- The creation of training policies and procedures that will set the standard for school foodservice across the country
- Thoughtfully designing kitchens and cafeterias with scratch food preparation in mind
- Exploring the feasibility of using top quality products in our everyday work
All of these require funds above and beyond New London’s foodservice budget, so thank you for your contribution and we hope to see you in person for the Throwdown!
Pictured: All of our dedicated New London Public School kitchen staff
Q: WHAT’S WRONG WITH SCHOOL MEALS RIGHT NOW?
A:There are three big challenges to school food currently.
1. The food doesn’t taste good.
“As much as you think that these kids don’t even care and they’ll just decide that they’ll eat this or they’ll eat that, there’s quite a rhyme or reason why they do and don’t eat things,” he says. “And if it tastes better and there’s more flavor, then they’re gonna eat it.” – Our Founder, Dan Giusti, to Food Republic
2. The kitchen staff are under-resourced and under-trained, which negatively impacts the experience for both staff and students.
“I really look at cooking—all levels of cooking—exactly the same, whether it’s cooking in a school kitchen, whether it’s cooking at Noma, whether it’s McDonald’s. Your clientele is different, and your price points are different; your facilities are different; your staff is different; your ingredients are different. Everything is different, but if you’re trying to do your best, it’s all the same.” Founder, Dan Giusti, To Market Magazine
3. Our current free meal reimbursement rate of $3.31 (including labor and equipment expenses) per meal makes the entire endeavor nearly impossible for those without a culinary background.
Q: HOW WILL BRIGAID ADDRESS THESE CHALLENGES AND ACTUALLY MAKE A DIFFERENCE?
A: All over the country, school food service directors are doing everything they can to provide what is best for students. They are hardworking, well-intentioned people who are overburdened and plainly not getting the resources they need.
This is where we come in. We focus on the kitchen and the overall dining experience by bringing in a professionally trained Chef whose entire career is focused on making sure the food is delicious while leading the kitchen and maintaining cost.
Brigaid is dedicated to listening to and working with the staff who are already there and who know the schools, communities, and students better than anyone. We invest in their professional training, and forge a new kind of team that draws on the best parts of restaurants, schools, and more.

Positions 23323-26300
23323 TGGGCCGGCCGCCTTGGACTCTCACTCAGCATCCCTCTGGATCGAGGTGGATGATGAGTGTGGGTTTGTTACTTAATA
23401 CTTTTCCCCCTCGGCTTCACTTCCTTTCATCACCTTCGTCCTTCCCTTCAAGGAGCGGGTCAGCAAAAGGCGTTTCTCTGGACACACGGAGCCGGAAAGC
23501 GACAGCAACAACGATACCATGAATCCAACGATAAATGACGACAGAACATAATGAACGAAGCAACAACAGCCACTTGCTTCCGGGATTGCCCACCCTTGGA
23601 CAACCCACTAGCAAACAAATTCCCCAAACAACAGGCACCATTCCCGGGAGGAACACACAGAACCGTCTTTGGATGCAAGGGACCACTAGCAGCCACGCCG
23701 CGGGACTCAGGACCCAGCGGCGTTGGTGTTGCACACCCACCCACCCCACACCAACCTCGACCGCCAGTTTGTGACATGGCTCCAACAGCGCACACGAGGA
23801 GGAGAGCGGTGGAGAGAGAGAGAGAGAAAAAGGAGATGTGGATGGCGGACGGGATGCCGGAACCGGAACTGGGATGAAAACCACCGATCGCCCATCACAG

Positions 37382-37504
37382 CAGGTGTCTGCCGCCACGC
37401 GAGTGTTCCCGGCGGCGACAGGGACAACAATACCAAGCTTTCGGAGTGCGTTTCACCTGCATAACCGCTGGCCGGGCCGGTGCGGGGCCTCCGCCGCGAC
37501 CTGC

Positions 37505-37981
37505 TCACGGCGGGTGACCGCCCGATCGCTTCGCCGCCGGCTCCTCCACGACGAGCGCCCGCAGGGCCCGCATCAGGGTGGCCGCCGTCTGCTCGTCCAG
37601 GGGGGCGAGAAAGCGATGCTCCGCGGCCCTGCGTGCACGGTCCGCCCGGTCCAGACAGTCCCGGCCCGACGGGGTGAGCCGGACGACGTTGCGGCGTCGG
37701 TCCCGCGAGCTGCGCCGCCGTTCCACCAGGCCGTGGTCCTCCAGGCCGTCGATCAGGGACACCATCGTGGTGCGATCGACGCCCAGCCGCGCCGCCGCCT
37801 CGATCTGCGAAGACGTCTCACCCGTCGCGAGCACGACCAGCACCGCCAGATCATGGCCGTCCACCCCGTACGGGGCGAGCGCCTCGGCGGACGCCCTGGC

Q: HOW WILL WE MAKE IT WORK FINANCIALLY?
A: Brigaid’s model is to make our program financially self-sustaining for our food service departments.
With more delicious food and greater variety come higher student participation rates. By increasing the number of students eating school meals, school districts receive more federal and state reimbursement dollars that go directly back to their food service programs.
Second, we take advantage of school kitchen spaces that are too often neglected. Nationwide, these spaces are untouched after 1PM, all the while test kitchens are being built to try to satisfy the outside demand for kitchen space. Instead of shutting off the lights after lunch, we put a professional chef in that space to generate revenue for the school district. Currently, this has been mainly through internal and external catering. But the possibilities are endless.
The last major part is finding efficiencies. As a consumer, we all know it is cheaper to buy a raw chicken thigh compared to chicken nuggets. So to start, the transition to scratch-cooking has significantly lowered our food costs while dramatically increasing the quality of the food. Moreover, with a chef schools have a person leading the kitchen who is trained to find efficiencies in their space, and those efficiencies have led to cost savings.
Q: WHAT HAPPENS TO THE EXISTING KITCHEN STAFF?
A: We are dedicated to retaining all existing kitchen staff. They are a crucial part of our program and without them, we would not be able to do what we do. The chef trains and leads the staff to execute a fully scratch-cooked menu.
If you’d like to learn more, please visit our website.